Independent TribuneFeatures Officers complete crisis intervention training

Officers complete crisis intervention training

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By Robin L. Gardner
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Nine members of law enforcement from the Cabarrus County Sheriff’s Department, the Concord Police Department and the Kannapolis Police Department earned Crisis Intervention Team designation at a special graduation held at Rowan Campus of Rowan Community College Friday.

The program began last January, and this will bring the total number of CIT trained officers to 37.

CIT training teaches officers how to handle crises that may come up in mental health situations. 

A news release from Piedmont Behavioral Healthcare tells about one officer who was already able to use his training in a real life situation.

The officer told how a woman expressed feeling hopeless about her life and felt like she had no control. She then poured gasoline on herself and threatened to light a match. 

The officer was able to use the skills he had learned in CIT training, talk her out of lighting the match, and convince her to go to the hospital for evaluation and help.

“If I had had this training 20 some years ago, I might have saved a lot of people from going to jail. This training has taught me how to talk to people and make a quick assessment. A lot of police training is assessment and tactical,” said Lt.Milton D. Davis, Jr. of the Kannapolis Police Department. He has been an officer for more than 24 years.

“This training gives me the opportunity to make a decision on whether a person needs mental health help rather than jail. A lot of times I miss that,” Davis said.

Concord police officer Dustin Wilhoit, 25, has only been on the force a year and a half but believes this training has given him valuable insight for the situations that he may come across.

“It opened my eyes to the things that are out there. It helped me to understand people with mental illness,” Wilhoit said.

The officers receive training in understanding mental illness, substance abuse, personality disorders, post-traumatic stress disorder, and a series of other mental issues they may encounter in the field.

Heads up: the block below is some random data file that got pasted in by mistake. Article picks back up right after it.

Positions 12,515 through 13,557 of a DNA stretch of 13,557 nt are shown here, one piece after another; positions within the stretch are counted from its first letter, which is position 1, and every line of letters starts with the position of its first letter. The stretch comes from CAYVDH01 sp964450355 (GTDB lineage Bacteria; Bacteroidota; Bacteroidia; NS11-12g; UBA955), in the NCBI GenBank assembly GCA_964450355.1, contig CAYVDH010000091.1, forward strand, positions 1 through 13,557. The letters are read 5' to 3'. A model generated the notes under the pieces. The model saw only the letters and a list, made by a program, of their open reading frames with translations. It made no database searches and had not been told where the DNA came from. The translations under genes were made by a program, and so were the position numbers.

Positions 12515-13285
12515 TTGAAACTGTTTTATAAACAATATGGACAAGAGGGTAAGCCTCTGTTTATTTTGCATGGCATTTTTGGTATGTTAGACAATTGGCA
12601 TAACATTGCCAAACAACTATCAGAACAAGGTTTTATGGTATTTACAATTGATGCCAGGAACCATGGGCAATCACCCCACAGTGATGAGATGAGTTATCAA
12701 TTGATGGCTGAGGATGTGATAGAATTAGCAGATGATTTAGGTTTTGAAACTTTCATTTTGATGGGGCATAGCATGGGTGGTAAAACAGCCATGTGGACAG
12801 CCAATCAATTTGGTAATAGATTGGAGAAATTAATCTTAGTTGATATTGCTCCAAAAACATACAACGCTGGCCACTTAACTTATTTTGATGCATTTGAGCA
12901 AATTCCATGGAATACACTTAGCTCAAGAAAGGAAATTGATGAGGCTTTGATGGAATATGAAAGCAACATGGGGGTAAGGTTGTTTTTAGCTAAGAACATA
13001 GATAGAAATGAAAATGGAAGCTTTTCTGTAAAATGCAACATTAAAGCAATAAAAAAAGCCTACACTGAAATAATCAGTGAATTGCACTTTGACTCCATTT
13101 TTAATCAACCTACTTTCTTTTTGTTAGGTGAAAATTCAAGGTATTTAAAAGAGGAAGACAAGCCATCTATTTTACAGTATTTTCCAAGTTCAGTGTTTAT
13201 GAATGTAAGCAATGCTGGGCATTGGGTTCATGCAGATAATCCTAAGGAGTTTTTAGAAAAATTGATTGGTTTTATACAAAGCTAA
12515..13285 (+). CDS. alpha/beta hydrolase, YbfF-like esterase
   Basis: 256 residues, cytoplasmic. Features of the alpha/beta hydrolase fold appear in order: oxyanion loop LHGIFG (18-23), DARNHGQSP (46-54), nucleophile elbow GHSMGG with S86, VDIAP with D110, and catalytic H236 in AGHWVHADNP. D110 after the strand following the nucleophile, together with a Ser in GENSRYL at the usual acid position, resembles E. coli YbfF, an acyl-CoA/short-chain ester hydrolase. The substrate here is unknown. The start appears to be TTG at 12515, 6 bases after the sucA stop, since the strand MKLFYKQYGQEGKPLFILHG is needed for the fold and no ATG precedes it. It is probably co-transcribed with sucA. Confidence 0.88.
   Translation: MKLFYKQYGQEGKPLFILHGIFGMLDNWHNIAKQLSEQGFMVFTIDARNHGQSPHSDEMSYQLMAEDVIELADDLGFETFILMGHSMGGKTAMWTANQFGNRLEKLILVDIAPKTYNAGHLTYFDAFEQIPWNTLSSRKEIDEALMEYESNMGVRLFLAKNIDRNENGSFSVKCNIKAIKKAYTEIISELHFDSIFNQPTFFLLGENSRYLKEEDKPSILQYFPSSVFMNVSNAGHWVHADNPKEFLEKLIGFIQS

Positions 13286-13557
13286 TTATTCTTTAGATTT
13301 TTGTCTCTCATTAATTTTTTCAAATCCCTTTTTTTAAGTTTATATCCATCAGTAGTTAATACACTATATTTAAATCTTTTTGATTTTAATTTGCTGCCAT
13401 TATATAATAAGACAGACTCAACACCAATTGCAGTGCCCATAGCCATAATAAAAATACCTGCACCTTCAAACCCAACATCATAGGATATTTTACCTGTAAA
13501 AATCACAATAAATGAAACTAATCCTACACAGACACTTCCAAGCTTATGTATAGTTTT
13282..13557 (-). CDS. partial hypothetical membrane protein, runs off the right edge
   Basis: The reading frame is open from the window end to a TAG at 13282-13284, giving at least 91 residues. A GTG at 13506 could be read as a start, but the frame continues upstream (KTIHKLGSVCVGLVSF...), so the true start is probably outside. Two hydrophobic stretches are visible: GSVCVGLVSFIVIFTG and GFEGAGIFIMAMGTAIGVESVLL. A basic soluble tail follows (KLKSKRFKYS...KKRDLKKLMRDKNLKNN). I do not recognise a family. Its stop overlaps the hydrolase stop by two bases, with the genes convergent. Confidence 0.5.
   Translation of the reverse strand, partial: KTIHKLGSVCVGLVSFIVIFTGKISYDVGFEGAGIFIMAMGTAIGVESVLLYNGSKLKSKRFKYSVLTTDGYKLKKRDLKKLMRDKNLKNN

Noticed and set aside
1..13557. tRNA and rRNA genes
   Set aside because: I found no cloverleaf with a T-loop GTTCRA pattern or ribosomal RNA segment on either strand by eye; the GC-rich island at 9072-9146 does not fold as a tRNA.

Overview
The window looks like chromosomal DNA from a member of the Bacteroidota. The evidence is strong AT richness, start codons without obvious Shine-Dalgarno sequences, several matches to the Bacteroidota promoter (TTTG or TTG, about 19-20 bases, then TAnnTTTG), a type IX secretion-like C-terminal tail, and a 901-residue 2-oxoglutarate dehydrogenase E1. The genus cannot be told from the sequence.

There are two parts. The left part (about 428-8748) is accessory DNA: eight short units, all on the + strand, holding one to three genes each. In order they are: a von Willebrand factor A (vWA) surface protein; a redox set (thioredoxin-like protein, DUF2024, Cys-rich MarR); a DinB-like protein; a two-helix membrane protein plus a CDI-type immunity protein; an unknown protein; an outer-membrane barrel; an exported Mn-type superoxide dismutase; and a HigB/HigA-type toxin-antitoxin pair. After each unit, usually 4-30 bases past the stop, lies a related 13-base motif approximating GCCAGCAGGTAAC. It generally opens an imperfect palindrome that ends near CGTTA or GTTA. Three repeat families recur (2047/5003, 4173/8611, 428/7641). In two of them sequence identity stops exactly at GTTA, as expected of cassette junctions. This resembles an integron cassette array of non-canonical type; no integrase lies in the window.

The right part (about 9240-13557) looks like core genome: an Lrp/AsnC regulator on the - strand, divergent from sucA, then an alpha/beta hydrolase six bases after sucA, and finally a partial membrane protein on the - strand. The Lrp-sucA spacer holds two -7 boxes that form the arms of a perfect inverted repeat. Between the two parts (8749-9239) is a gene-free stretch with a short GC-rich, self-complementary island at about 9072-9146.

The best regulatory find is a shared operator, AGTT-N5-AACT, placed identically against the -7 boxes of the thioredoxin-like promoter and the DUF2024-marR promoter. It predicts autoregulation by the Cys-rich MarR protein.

The program stresses safety first, and uses crisis intervention, verbal de-escalation techniques that can help reduce the risk to the officer that arise in mental health crises. 

The Cit training is sponsored by PBH and is designed after a nationally-recognized program by the Memphis Tennessee Police Department.

Besides the special training it offers law enforcement, this program encourages cooperation between law enforcement agencies, mental health professionals, and local community agencies.

The goal of PBH is to have 25 percent of area law enforcement trained in CIT.

Chief Woody Chavis of the Kannapolis Police Department has a bigger goal. He plans for his entire department to be trained in CIT.

“A few weeks ago we had a standoff with an individual at a church with a gun to his head,” Chavis said. “We were out there for a couple hours and I had one of my CIT trained officers take over negotiations with him. He was able to say the right things and we resolved the situation safely.”

The officers graduating from the Concord Police are Officer Adam Atwell, Officer Angela Linker and Officer Dustin Wilhoit. 

From Cabarrus County Sheriff’s Department, the graduates are Deputy Alesha Poole Mason, Deputy Ted Lister, Deputy Matthew Marciano and Deputy Matt Fisher.

Kannapolis Police Department graduates are Lt. Steve Belk and Lt. Milton Davis, Jr. 

 Contact reporter Robin L. Gardner: 704-789-9140.


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